Smith Elementary students and parents got a unique recap of Ohio History Thursday when fourth-graders performed “Ohio: Under the Same Sky,” which they also wrote.
Smith fourth-grade teacher Khara Cook said students started working on the production at the beginning of the semester, and students did all their own research for the play, which covers the history of Ohio.
The play begins with prehistoric Ohioans hunting a mammoth and covers the settlers meeting the Shawnee tribe, the American Revolution, Ohio becoming a state, the Civil War, and all the presidents from Ohio.
Students performed the play for their Smith classmates Thursday afternoon as a dress rehearsal and performed the play again for parents Thursday evening.
Cook said young students sometimes have a hard time grasping history and events that happened hundreds of years prior, so an interactive learning experience like the play is a good way to make history tangible.
“It’s making something that is so abstract to them, because students struggle with time, that this brings this to life,” Cook said. “This makes them really consider the points of view of the different people throughout time. It helps it come alive, and it helps them understand it. Instead of reading it or listening to it, it’s all around them. You can’t replicate that any other way.”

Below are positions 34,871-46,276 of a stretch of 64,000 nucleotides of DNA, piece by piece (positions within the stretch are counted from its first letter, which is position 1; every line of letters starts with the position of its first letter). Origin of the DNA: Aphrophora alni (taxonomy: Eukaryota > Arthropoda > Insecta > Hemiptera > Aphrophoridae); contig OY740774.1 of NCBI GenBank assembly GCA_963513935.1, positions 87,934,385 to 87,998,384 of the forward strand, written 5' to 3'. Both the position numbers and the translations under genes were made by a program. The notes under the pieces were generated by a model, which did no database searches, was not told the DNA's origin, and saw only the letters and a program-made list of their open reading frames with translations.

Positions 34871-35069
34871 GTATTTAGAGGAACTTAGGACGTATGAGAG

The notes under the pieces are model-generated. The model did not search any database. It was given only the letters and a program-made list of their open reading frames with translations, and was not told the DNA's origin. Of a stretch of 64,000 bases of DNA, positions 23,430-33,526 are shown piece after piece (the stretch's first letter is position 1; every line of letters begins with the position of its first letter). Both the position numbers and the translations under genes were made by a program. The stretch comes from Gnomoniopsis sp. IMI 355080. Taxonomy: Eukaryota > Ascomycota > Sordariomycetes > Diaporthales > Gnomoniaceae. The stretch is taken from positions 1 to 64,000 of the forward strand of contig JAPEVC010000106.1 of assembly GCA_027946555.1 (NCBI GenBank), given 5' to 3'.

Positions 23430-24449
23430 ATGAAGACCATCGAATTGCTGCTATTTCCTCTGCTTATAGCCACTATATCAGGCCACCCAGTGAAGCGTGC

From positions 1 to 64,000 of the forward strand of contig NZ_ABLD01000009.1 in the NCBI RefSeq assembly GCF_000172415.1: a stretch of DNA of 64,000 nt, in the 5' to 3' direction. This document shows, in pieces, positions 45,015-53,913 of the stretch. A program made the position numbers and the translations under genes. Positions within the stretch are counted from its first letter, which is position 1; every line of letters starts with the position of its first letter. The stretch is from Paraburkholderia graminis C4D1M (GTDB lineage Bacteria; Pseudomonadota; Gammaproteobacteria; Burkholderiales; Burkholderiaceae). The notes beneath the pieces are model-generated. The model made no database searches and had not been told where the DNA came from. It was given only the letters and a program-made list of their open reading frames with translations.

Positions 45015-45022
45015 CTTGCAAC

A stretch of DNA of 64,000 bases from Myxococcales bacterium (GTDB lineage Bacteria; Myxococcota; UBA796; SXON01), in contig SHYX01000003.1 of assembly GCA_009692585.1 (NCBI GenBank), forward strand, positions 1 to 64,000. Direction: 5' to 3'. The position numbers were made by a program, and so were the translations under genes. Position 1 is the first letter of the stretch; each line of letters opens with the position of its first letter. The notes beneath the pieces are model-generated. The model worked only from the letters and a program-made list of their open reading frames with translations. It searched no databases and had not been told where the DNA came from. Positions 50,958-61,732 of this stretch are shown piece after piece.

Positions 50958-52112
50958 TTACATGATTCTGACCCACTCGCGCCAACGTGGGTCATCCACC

Cook added the project was made possible thanks to the Smith Arts Council, which received a TeachArts Ohio grant from the Ohio Arts Council grant to bring in Artistic Director of Creative Concepts in Music, Sheela Das and Candace Mazur-Darman, the artistic director and founder of Dramatic Impact, to direct the play for the students.
“Smith is so fortunate to have this luxury,” Cook said.
Smith Arts Council Guest Artist Coordinator Karen McCulloch said after the performance Tuesday afternoon that the students did an “amazing” job.
“I could wax poetic and go on and on and on!” McCulloch said. “Sheela and Candace have far surpassed the council’s expectations, and we are so proud of the students. What they have learned cannot be learned from a book.”